In 1976, I lived in a residence for women run by Hungarian Nuns. I had few friends, but I did become close with a 40-something Irish practical nurse named (I swear to God) Bridey O'Toole. Bridey took care of a wealthy, mentally disturbed woman in Michigan, but kept a room at St. Mary's, so she could come back to visit. On the plane to NYC in 1976, the stewardess (because that's what they called them then) was pouring her a cup of tea when they hit some turbulence and she poured boiling water on Bridey's leg, melting her polyester pants and giving her 2nd degree burns. She ended up staying in NYC longer than she planned to have physical therapy on her leg. Part of her therapy was taking long walks. And, since I had no other friends or any other activity on Saturdays, Bridey and I would take long walks every Saturday; from 72nd Street where we lived to 34th Street and back.
Bridey was a hoot. She had red hair, and a brogue as thick as Guiness. She had 100 or so brothers and sisters back in Ireland that she supported. Before she went to work for the Crazy Michigan Woman, she was the nurse to a retired Jewish Jeweler, she called Papa. She worked for him for 10 years and in his will he left her $10,000 for every year she worked for him. That was a lot of money in 1975. (Not that I would sneeze at it today, either.) For some reason, Papa knew all these famous people (or so Bridey claimed). The two people I partcularly remember her going on about were Don Ameche and Jaye P. Morgan, star (?) of The Gong Show. The stories were entertaining, but I didn't believe them for a second. I was raised by Crazy Irish Women and I'm used to them telling totally fictional stories that they swear are true.
Well, one day we were walking down Fifth Avenue and all of a sudden Bridey gets all flustered and starts running down the street, waving her arms, yelling, "Jaye P! Jaye P" I stand on a subway grate, hoping it will open up and swallow me, while quietly trying to get Bridey to shut up. But, damn, if a woman doesn't turn around who IS Jaye P. Morgan and she says, "Bridey! Bridey O'Toole! How great to see you!", and gives Bridey a big hug. I was floored. It turns out I was the one full of blarney, not Bridey.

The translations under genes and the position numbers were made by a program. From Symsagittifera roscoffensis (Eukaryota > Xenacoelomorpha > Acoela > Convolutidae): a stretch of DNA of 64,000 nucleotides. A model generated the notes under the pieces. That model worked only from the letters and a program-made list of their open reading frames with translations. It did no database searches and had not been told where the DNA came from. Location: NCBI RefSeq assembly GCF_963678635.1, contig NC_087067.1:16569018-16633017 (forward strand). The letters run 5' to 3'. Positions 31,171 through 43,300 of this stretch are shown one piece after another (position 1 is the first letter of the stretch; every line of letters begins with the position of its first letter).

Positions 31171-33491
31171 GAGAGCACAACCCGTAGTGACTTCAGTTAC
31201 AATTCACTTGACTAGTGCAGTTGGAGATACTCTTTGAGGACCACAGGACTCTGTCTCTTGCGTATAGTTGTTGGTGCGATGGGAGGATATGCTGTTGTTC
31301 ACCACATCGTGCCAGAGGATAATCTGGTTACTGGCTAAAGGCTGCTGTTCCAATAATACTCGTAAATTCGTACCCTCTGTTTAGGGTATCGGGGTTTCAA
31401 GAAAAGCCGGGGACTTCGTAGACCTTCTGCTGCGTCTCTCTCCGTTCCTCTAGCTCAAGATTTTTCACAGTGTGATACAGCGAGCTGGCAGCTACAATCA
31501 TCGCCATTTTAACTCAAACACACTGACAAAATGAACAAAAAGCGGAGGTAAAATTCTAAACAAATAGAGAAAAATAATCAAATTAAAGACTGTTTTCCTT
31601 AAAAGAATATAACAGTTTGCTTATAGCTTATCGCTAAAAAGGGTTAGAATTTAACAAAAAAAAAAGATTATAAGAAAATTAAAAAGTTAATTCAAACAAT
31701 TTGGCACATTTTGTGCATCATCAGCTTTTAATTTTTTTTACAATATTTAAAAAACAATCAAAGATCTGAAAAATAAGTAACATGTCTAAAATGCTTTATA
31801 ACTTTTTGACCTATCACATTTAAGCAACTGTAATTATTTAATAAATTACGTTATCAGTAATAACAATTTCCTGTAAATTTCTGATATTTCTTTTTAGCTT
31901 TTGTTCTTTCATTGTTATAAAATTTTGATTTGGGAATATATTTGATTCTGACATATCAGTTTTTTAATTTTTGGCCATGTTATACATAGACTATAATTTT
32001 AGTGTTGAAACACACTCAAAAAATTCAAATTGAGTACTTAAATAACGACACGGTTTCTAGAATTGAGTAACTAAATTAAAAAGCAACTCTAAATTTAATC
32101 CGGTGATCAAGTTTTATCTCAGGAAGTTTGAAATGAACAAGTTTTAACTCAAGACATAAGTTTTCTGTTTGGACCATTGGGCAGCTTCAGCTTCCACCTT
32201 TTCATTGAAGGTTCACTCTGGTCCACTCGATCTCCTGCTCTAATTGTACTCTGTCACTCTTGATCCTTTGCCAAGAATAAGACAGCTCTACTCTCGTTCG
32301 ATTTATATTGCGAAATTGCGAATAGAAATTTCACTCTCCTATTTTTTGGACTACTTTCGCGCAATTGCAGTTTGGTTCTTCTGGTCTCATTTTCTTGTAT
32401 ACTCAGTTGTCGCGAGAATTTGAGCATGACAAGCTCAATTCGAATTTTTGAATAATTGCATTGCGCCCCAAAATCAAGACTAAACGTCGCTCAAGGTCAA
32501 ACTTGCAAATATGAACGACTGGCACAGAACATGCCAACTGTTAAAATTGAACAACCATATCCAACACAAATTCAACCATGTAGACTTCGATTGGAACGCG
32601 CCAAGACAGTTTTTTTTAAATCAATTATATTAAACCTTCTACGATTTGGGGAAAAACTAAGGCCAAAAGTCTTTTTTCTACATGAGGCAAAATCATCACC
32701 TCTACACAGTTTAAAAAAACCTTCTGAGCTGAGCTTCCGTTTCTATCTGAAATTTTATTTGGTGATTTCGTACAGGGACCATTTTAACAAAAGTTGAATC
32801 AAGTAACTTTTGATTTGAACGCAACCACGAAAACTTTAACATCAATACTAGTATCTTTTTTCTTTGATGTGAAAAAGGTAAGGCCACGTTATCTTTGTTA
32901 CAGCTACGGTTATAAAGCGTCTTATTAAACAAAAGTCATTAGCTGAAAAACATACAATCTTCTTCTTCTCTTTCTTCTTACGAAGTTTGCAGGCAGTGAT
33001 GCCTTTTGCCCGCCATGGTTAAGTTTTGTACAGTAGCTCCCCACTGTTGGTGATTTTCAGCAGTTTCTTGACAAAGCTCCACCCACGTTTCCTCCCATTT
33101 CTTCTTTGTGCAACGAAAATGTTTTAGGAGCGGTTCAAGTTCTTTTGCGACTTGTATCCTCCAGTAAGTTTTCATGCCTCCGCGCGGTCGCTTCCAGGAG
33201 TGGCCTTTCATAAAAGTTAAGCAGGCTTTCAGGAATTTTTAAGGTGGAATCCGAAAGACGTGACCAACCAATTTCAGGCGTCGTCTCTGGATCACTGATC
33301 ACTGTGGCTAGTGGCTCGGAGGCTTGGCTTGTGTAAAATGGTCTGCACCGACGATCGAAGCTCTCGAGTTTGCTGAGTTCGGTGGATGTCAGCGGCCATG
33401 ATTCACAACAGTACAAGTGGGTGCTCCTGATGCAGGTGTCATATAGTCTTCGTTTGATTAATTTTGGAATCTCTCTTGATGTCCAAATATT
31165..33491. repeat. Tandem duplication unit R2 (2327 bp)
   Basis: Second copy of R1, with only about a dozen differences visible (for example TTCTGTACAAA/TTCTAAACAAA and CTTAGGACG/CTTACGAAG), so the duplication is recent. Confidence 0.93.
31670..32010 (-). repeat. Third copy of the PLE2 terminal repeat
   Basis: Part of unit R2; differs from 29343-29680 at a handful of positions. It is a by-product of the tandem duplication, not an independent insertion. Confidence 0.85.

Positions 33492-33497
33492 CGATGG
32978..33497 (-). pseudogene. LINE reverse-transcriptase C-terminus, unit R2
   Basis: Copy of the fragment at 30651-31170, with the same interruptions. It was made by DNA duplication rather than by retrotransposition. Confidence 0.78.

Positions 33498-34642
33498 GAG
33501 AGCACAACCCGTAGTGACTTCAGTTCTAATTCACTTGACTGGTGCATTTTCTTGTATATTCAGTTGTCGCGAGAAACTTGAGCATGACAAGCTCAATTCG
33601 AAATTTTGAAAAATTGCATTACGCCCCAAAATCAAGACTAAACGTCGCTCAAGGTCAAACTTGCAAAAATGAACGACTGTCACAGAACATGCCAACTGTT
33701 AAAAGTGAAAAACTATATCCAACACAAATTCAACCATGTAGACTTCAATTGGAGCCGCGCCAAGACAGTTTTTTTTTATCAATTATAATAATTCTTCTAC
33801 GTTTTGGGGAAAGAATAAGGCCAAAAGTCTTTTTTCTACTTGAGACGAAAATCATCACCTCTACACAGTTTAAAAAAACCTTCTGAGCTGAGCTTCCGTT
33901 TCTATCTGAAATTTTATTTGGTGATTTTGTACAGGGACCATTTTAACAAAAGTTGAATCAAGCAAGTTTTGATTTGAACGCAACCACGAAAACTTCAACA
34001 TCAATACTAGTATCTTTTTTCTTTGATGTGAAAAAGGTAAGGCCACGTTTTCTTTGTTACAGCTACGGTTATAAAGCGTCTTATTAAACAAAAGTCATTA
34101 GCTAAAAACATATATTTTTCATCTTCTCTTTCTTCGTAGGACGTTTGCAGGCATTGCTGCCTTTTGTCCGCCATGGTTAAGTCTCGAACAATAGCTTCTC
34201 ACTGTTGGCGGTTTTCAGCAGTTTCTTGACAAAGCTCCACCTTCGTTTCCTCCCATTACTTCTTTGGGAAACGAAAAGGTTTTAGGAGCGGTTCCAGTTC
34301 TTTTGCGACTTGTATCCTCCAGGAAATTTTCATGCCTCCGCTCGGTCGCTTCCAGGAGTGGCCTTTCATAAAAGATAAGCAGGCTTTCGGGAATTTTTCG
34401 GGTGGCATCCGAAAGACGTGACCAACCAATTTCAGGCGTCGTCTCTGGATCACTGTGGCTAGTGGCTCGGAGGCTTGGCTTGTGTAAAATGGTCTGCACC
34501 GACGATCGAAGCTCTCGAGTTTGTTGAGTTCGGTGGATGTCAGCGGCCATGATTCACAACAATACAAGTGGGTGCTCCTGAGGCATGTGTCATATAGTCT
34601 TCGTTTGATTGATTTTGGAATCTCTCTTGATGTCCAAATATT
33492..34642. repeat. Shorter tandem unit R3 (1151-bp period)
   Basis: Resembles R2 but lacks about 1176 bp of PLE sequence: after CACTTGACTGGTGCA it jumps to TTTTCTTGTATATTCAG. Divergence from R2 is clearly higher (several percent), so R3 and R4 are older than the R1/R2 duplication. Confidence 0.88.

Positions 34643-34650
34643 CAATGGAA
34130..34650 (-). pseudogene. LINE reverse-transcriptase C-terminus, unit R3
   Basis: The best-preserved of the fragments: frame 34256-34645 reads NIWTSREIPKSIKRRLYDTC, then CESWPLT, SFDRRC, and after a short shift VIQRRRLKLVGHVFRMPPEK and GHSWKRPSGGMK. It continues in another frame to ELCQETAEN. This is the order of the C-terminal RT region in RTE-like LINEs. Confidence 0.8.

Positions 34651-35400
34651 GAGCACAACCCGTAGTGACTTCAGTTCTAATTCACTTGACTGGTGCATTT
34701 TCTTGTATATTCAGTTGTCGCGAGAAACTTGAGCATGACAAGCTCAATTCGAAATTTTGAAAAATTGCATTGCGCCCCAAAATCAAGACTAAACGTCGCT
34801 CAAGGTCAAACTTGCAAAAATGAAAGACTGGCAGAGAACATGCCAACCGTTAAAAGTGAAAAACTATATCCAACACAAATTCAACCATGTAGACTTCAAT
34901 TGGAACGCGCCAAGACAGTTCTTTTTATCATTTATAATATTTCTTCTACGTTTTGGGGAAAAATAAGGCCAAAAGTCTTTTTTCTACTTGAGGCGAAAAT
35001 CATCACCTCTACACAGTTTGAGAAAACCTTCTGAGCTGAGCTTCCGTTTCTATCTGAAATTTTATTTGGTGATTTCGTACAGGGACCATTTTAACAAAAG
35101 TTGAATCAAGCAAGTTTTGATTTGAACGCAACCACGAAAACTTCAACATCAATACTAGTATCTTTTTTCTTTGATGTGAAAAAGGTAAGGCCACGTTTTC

On my birthday, she took me to lunch at the Waldorf Astoria. The meal was delicious, but Bridey spent the whole lunch telling me that now that I was 24 I better get married in the next year or I'd be a spinster for life. It was just like having lunch with my sister. We went to the movies afterwards, she let me pick, and I chose "Dog Day Afternoon". We sat close to the front and in the row directly back of us was the Local Chapter of the Black Panthers, fully uniformed. At one point in the movie, Bridey turned to me and said in an Irish Whisper, which could be heard from Pennsylvania to New Jersey, "Debbie, doesn't that man look like he has nigger lips??" I figured it didn't matter if I was a spinster then, because I wouldn't live to see 25. Irish Women are not known for their subtlety.
Bridey stole away in the middle of the night a couple of months later, leaving me a lovely book on Dylan Thomas, because she knew I was a fan. But no good-byes, because that wasn't how she rolled. I never saw or heard from her again.
But I did get to meet Jaye P. Morgan. Wow.